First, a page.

More Than A Feeling

‘Dirty Dancing’ everything fans want

Posted: March 3, 2017 at 1 a.m.

Twenty years after “Dirty Dancing” became a cultural phenomenon, creator Eleanor Bergstein wanted to give her audience what they didn’t know they’d been missing. She brought the story to the stage with a musical — but don’t expect a lot of singing from Baby and Johnny. “It really couldn’t be a traditional musical because no one wants to hear Baby singing ‘Be My Baby’ to Johnny — I mean they would throw soiled handkerchiefs at the stage! So I had to find a new form,” Bergstein says of her nontraditional “musical.” “It is a play with music — 90 percent of the music is live. It’s the way you use music in your real life. … It is kids making music in the summer the way we all do. I think music is the soundtrack of the heart, so you can always remember what happened to you while you were listening to that song, and that’s the way I wanted to use music here.”
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Twenty years after “Dirty Dancing” became a cultural phenomenon, creator Eleanor Bergstein wanted to give her audience what they didn’t know they’d been missing. She brought the story to the stage with a musical — but don’t expect a lot of singing from Baby and Johnny. “It really couldn’t be a traditional musical because no one wants to hear Baby singing ‘Be My Baby’ to Johnny — I mean they would throw soiled handkerchiefs at the stage! So I had to find a new form,” Bergstein says of her nontraditional “musical.” “It is a play with music — 90 percent of the music is live. It’s the way you use music in your real life. … It is kids making music in the summer the way we all do. I think music is the soundtrack of the heart, so you can always remember what happened to you while you were listening to that song, and that’s the way I wanted to use music here.”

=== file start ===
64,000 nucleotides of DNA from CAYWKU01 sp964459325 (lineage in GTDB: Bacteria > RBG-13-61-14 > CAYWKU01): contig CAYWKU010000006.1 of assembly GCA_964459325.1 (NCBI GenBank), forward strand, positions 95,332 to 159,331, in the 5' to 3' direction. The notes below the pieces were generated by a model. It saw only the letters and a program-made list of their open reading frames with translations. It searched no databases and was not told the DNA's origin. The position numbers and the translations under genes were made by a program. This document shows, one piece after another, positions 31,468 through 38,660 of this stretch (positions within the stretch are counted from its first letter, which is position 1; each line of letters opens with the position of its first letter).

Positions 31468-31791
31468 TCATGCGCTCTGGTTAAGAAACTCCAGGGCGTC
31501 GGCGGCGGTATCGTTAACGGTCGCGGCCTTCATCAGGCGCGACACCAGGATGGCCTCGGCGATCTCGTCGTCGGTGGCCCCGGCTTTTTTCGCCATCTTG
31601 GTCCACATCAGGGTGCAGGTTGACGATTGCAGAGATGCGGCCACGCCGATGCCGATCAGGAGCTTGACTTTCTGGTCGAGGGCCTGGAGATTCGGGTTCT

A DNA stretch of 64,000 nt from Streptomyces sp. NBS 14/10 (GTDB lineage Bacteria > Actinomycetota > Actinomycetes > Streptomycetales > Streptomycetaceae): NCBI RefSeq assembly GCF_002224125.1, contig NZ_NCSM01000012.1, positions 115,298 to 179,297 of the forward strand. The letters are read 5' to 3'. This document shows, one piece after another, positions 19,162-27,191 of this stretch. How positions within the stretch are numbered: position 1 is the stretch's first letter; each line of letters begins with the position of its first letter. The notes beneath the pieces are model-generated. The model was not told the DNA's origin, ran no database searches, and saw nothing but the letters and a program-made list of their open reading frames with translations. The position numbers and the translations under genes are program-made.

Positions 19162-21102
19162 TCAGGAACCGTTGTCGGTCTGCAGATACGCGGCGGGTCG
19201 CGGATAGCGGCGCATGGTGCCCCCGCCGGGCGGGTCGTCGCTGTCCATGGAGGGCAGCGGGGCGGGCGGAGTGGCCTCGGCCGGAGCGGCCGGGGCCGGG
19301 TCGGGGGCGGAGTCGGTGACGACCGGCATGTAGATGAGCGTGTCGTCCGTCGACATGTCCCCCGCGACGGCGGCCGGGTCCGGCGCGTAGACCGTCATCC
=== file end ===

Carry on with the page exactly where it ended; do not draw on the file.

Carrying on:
Eleanor Bergstein doesn't care why you like "Dirty Dancing" -- whether for the love story, the pretty costumes or the overarching themes -- she's just excited if you like it at all. But in recent history, the creator of the iconic film has noticed more and more people are drawn to the issues presented in the story -- and their continued relevance today.

FAQ

‘Dirty Dancing:

The Classic Story on Stage’

WHEN — 7 p.m. Wednesday; 1:30 & 7 p.m. Thursday; 8 p.m. March 10; 2 & 8 p.m. March 11; 2 p.m. March 12

WHERE — Walton Arts Center in Fayetteville

COST — $48-$97

INFO — 443-5600 or waltonartscenter.org

BONUS — Eleanor Bergstein, spunky creator of both the film and stage versions of “Dirty Dancing,” had a lot to say on 30 years of history with her iconic story. To read more of her thoughts, visit nwaonline.com/whatsup/onstage for exclusive content.

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